How many wildflower meadows are left? It’s a difficult one as the definitions are not as easy you might think. But it’s around 7000ha of the very best for wildlife. Half of which are protected by SSSI designation. How many were lost as a result of the panic ploughing? It’s impossible to say, because not all of them are known about, and for those that are, many do not get visited from year to year. it’s only on a return visit that a surveyor might discover the meadow has been ploughed up in the meantime. And this exactly what the Wildlife Trusts found when they investigated what had happened to wildflower meadow wildlife sites over the past 10 years. In Worcestershire, the county of wildflower meadows, 75% of wildflower meadows had been lost between 1975-2000. Another 25% were lost in the last 10 years.

Of course it’s a nonsense to suggest that the CFE protects wildflower meadows. CFE is a voluntary unpaid initiative, set up by the farming industry in a largely successful attempt to see off moves towards a more regulatory approach to farming and wildlife under the previous government (note to CFE – your work is done, no need to worry about anything pro regulatory for now), driven by the ongoing disappearance of Farmland Birds.

Roger Harrabin’s piece for the Beeb mentioned Keresley meadow which had been sprayed off and destroyed by a farmer in Warwickshire. The local community were extremely upset as they regarded it as a community asset. The farmer claimed it was just “a worn out old pasture”. The community tried to get Natural England to apply the EIA regulations for agriculture. I have blogged about this so many times….. needless to say, the meadow did not meet the EIA test – well it wouldnt, because it would have to be SSSI quality to be protected by the EIA Regs.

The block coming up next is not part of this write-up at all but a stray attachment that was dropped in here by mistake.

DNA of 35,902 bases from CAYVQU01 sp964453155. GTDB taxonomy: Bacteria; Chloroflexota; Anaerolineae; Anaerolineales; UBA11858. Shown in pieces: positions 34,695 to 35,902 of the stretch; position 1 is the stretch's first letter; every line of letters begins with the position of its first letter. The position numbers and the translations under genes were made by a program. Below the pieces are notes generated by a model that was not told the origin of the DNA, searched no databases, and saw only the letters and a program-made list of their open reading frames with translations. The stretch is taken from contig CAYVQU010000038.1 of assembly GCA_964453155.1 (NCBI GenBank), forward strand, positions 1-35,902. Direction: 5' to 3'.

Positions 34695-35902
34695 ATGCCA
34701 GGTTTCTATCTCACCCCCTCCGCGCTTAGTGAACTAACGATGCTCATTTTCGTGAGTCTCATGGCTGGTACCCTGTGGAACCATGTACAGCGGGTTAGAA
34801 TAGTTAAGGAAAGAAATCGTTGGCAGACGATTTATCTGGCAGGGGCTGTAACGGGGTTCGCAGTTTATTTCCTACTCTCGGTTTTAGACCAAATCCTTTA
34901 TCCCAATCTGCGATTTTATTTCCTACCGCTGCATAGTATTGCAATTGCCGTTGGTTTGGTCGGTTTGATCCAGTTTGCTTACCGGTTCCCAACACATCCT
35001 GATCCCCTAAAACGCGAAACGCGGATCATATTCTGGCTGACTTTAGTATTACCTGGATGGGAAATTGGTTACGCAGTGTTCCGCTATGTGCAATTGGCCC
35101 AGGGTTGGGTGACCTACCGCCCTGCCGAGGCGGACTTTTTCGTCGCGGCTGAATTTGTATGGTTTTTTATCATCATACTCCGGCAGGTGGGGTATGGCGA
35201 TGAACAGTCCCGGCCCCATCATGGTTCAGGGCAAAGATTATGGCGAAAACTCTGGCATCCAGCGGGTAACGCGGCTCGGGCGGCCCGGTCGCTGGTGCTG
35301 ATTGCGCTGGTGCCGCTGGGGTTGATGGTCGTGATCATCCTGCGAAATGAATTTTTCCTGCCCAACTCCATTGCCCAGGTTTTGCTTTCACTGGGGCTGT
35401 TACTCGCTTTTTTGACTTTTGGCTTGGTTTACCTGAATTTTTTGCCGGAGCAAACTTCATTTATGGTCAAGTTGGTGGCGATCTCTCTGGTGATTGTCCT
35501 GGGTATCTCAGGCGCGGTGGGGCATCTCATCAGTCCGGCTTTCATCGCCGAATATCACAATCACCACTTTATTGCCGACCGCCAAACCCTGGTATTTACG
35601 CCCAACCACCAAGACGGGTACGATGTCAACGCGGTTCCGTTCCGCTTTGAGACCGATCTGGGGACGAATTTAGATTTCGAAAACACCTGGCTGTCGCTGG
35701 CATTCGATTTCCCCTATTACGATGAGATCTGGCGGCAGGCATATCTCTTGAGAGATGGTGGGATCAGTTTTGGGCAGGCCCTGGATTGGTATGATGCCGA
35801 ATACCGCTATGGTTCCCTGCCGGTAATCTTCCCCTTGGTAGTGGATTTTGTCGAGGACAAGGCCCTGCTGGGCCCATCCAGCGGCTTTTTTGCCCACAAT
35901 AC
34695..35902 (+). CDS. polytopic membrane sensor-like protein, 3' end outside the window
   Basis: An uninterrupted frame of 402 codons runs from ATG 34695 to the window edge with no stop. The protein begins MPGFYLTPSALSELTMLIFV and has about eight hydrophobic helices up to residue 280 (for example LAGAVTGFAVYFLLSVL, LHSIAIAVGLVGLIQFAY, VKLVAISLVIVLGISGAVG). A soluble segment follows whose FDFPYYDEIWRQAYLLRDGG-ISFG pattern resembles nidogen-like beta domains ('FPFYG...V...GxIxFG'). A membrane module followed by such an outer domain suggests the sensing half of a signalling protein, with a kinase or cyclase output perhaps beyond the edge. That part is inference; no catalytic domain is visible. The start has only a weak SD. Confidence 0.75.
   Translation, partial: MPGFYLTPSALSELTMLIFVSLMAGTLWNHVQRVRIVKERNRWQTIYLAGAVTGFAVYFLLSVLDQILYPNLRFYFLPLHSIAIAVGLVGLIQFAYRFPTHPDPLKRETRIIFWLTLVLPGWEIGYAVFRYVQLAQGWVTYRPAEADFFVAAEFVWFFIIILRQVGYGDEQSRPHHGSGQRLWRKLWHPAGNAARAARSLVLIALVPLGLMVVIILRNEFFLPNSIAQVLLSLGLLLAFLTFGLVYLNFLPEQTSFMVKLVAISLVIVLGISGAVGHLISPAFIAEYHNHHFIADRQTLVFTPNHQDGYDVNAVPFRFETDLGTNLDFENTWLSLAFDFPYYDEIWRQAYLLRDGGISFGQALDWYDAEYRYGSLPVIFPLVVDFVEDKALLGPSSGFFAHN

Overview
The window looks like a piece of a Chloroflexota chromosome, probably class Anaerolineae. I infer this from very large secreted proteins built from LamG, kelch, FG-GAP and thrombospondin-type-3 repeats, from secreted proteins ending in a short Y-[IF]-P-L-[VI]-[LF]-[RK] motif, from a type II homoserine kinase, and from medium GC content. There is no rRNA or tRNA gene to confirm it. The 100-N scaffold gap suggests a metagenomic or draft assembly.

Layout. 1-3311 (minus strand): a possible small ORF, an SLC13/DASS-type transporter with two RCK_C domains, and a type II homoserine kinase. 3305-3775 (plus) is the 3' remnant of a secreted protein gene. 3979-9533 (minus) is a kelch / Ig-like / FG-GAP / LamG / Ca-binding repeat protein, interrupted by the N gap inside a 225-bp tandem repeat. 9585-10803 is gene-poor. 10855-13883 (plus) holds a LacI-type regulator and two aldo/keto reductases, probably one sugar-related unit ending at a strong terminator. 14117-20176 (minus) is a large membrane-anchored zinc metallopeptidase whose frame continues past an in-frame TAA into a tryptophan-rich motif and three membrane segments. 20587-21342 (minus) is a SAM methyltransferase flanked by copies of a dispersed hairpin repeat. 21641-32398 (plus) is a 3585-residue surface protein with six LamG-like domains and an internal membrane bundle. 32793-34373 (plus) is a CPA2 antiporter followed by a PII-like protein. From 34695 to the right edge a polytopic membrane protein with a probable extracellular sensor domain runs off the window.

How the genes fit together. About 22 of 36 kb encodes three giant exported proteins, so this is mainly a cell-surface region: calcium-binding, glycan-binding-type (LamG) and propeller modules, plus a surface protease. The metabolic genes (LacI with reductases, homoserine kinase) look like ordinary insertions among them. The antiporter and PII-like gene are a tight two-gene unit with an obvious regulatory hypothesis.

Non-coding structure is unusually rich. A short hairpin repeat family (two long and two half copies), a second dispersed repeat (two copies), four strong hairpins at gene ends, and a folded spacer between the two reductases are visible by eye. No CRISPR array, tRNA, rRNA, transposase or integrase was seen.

The NFU have been somewhat stung by the criticism of farmers and have unusually launched a rebuttal. Their main point seemed to be that the Warwickshire farmer was not an NFU member! And presumably was therefore not acting like their members? I think not. He was doing exactly what any NFU member would have done in the circumstances ie following the advice of his agronomist, agent etc. Indeed he did approach NE to check whether the meadow fell within the EIA regulations, presumably confident in the knowledge that it would not.

NFU then trotted out their usual palliatives – the wildflower meadows were all lost long ago (as if it happened in a fairy tale) “since the pre-war period” and it was all different now. They reassured everyone that the EIA Regs are there to protect wildflower meadows and that there was nothing to worry about. In fact the NFU has repeatedly campaigned to have the EIA Regs killed off.

Where does this leave us?